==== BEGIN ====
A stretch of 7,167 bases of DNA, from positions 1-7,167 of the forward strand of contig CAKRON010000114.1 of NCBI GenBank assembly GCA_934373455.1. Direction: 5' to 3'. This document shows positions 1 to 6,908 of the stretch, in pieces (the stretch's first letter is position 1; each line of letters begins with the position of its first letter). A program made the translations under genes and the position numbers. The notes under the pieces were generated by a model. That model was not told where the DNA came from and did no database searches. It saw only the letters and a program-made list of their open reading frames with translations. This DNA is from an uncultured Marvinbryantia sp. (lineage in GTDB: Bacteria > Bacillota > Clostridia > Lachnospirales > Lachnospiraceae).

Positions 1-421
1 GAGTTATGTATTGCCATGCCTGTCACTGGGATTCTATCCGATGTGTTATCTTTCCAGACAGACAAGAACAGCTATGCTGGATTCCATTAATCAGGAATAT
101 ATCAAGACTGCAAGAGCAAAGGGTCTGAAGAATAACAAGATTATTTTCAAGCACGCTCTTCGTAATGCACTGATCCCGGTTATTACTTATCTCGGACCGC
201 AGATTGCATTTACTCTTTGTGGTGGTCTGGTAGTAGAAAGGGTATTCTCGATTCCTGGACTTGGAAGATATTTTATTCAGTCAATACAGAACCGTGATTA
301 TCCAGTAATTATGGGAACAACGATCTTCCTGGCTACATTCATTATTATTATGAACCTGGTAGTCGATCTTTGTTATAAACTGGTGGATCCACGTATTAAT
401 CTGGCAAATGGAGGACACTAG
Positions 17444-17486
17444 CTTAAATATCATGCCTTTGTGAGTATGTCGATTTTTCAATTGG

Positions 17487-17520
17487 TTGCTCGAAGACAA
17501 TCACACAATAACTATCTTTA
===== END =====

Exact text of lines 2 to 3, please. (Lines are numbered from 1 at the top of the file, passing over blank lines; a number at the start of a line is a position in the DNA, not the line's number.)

Positions 1-421
1 GAGTTATGTATTGCCATGCCTGTCACTGGGATTCTATCCGATGTGTTATCTTTCCAGACAGACAAGAACAGCTATGCTGGATTCCATTAATCAGGAATAT